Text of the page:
Definition of cupel in English:

cupel

noun

  • A shallow, porous container in which gold or silver can be refined or assayed by melting with a blast of hot air which oxidizes lead or other base metals.

    • ‘We produce several capacity crucibles and cupels and only use selected virgin materials for production.’
    • ‘The metal in the cupel melts and will be observed to become smaller as the process proceeds.’
    • ‘Here, the area of the rock engravings is delimited, at its ends, by two big cupels engraved in the platforms of the rocky bank; both have been carefully engraved and are deep and well finished.’
    • ‘Absorption is facilitated by manufacture of the cupel from a porous material such as bone ash.’
    • ‘The cupel with the lead is placed back into the furnace and heated at 1000 degrees or so.’
    • ‘Once cooled, the bead is removed from the cupel and weighed.’
    • ‘As the samples become molten, the base metals, including the lead, vaporize or absorb into the cupels, leaving only the precious metal on top.’
    • ‘Ordinary bone ash, air dried cupels must be placed in the muffle close together in transverse rows, sufficiently far back for uniform temperature.’
    • ‘According to our shopper, the assayer would make up a tray of aged bone-ash, magnesium or cement cupels into which crushed ore along with a button of lead was added.’
    • ‘In a well-ventilated furnace, the lead melted, oxidized and passed into the pores of the cupel, leaving only a bead of precious metals.’
    • ‘On the other hand, the use of cupel keys is extremely economical, which is why fabricants use them in products where they are only used occasionally.’
    • ‘Think of the cupel as a small smelt to produce ore.’
    • ‘We found his crucibles and cupels, ceramics that these people used to test rocks to see if they contained any precious metals.’
    • ‘On cooling, the prill is carefully extracted from the cupel.’
    • ‘Extensive knowledge and experience are required in such matters as making the bone-ash cupels, fine proof gold and silver, testing acids, and other special examinations and operations.’
    • ‘Very ornamental, this cupel is an interesting mixture between wood and wicker.’
    • ‘Cupel tongs are adequate for moving bigger range of cupels used in ore analysis.’
    • ‘For a week or so, we had the theory, the cupels, the lead, and the traces of silver, but no gold.’

verb

[WITH OBJECT]
  • Assay or refine (a metal) in a cupel.

    • ‘A cupel or cupelling hearth in which precious metals are melted for trial and refinement.’
    • ‘Do you have a furnace capable of cupelling?’
    • ‘As far as the historical aspects are concerned, it is necessary to mention the Romanesque Baptistry and the adjacent cupelled boulder with Celtic engravings.’
    • ‘The lead button is cupelled to oxidize the lead leaving behind a dore bead containing the precious metals.’
    • ‘There are six steps in the fire assay procedure: splitting - weighing - mixing firing - cupelling - parting.’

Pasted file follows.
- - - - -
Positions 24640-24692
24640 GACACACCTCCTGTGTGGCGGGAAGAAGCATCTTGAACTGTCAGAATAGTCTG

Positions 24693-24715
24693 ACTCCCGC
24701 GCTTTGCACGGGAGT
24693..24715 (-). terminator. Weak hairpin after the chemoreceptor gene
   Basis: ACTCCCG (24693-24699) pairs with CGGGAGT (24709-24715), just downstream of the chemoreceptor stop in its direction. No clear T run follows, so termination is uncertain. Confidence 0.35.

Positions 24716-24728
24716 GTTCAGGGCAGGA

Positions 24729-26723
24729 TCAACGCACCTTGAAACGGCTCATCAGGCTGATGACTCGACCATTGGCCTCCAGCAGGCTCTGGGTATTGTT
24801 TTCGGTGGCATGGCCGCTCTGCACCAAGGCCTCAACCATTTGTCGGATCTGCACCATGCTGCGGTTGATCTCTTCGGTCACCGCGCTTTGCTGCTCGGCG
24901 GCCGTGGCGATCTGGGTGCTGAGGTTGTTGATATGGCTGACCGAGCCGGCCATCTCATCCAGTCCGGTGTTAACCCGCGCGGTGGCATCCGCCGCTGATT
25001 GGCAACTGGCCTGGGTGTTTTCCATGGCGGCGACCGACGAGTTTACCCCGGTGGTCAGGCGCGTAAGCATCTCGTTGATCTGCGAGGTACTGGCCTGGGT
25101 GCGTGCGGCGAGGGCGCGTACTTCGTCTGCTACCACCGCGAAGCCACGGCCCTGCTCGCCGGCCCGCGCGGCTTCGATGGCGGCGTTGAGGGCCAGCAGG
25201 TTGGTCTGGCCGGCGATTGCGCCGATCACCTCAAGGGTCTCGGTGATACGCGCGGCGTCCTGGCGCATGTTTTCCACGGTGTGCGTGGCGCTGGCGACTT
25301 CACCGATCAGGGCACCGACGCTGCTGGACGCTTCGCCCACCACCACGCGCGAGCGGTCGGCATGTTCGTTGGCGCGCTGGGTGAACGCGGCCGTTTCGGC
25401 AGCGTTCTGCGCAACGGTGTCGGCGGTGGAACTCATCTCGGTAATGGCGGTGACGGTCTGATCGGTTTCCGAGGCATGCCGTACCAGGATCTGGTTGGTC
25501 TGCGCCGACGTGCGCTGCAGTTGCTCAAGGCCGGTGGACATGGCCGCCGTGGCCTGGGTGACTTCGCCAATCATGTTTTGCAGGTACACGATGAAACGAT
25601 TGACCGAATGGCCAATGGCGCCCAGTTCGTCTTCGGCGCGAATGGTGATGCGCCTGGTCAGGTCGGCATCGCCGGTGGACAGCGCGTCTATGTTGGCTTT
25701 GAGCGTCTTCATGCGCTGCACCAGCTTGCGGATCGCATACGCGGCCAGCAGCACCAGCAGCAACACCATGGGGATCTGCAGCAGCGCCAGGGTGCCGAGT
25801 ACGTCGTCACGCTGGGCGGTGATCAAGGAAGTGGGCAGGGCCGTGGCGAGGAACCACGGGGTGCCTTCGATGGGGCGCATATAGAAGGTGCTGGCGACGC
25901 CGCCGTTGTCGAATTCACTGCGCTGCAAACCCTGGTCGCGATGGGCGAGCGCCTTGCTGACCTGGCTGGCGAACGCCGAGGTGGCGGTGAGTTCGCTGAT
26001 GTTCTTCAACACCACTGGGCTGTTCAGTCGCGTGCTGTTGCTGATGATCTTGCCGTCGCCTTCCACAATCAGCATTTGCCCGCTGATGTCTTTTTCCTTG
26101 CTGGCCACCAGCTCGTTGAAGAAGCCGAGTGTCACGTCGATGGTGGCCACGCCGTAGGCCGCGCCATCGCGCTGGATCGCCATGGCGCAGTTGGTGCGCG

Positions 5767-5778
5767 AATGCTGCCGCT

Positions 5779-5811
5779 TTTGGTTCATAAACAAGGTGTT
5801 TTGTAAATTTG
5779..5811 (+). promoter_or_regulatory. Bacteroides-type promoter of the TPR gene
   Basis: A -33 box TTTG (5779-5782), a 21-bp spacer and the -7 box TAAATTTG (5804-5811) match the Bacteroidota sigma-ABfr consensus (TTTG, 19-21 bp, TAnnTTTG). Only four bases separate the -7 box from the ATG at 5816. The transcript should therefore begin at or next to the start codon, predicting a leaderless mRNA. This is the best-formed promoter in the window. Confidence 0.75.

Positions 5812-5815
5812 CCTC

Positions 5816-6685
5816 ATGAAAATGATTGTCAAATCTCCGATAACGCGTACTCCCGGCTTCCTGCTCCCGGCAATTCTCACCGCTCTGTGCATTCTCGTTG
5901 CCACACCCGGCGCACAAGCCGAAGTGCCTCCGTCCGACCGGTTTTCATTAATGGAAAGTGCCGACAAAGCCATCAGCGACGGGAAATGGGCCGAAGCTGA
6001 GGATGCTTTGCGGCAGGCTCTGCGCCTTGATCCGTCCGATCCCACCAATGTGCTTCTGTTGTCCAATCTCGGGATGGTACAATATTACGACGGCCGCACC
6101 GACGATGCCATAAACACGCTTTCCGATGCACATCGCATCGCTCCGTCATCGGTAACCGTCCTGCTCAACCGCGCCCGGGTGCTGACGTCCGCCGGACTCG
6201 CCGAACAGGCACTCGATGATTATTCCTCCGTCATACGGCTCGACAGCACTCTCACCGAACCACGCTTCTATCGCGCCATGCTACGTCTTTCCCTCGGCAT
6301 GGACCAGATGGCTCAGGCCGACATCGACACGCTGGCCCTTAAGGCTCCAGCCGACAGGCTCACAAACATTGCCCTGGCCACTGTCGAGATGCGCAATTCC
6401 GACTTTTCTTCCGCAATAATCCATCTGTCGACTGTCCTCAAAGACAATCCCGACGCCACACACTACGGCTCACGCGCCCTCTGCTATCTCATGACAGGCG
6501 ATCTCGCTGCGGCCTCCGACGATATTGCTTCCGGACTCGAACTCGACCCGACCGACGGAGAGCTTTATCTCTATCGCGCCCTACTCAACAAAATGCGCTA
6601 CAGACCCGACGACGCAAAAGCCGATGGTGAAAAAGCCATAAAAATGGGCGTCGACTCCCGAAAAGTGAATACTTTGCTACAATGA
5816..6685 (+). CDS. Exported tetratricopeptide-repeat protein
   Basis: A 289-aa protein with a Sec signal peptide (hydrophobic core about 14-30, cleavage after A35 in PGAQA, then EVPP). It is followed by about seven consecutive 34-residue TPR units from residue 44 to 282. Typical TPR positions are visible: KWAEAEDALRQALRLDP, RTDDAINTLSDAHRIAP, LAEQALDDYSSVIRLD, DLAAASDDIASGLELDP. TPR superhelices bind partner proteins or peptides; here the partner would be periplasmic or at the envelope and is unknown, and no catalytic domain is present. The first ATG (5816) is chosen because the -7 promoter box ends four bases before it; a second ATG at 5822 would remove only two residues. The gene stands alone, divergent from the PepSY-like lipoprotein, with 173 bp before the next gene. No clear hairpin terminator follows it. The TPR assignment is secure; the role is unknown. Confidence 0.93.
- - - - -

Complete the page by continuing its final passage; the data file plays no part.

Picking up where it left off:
• ‘The plant consisted of a ‘double German cupola’, a German style cupelling furnace and two 4-foot wooden housed fans (one was a backup unit).’
    • ‘‘They sat down and cupelled about two-thirds of their galena before they realized that they were wasting their time,’ he said.’
    • ‘To extract the silver, the Greeks roasted the ore and then cupelled the molten metal.’
    • ‘The fire assay begins by combining your sample with pure silver and pure lead in a process called cupelling.’
    • ‘Some assay beads disappear, collapse, hide under the surface, or spread out flat while being cupelled, just as the last tiny bit of liquid litharge is driven off.’
    • ‘Gold and silver bullion that remains in a cupelling furnace after the lead has been oxidized and skimmed off.’
    • ‘The lead button produced is scorified and cupelled leaving a bead of precious metal.’
    • ‘The prill is cupeled as described above to determine the precious metal content.’
    • ‘After cooling the lead button is separated from the slag and cupelled at 1000°C to recover the silver (doré bead) plus gold, platinum and palladium.’
    • ‘Lead cube contains any precious values and is ready for cupelling.’
    • ‘The product is then cupelled to increase the dross to the range of about 50-65% by weight bismuth.’
    • ‘This quantity will be well worth working, provided the lead is abundant: Probably one pound of silver in a ton of lead would more than repay the cost of extraction, as lead yielding only four ounces to the ton is said to be profitably cupelled in Great Britain.’
    • ‘Then the drill filings from drilling in several parts of the brick are then cupelled and assay results determines the purity and thus the sale price to our hypothetical customer.’
    • ‘When cooled, the lead is separated from the glass and then cupelled.’
    • ‘I burned and crushed bones to make my bone-dust for cupelling, and thus provided made nearly forty assays, some of which were afterwards checked in Adelaide, in each instance coming as close as check assays generally do.’

Origin

Early 17th century (as a noun): from French coupelle, diminutive of coupe ‘goblet’.

Pronunciation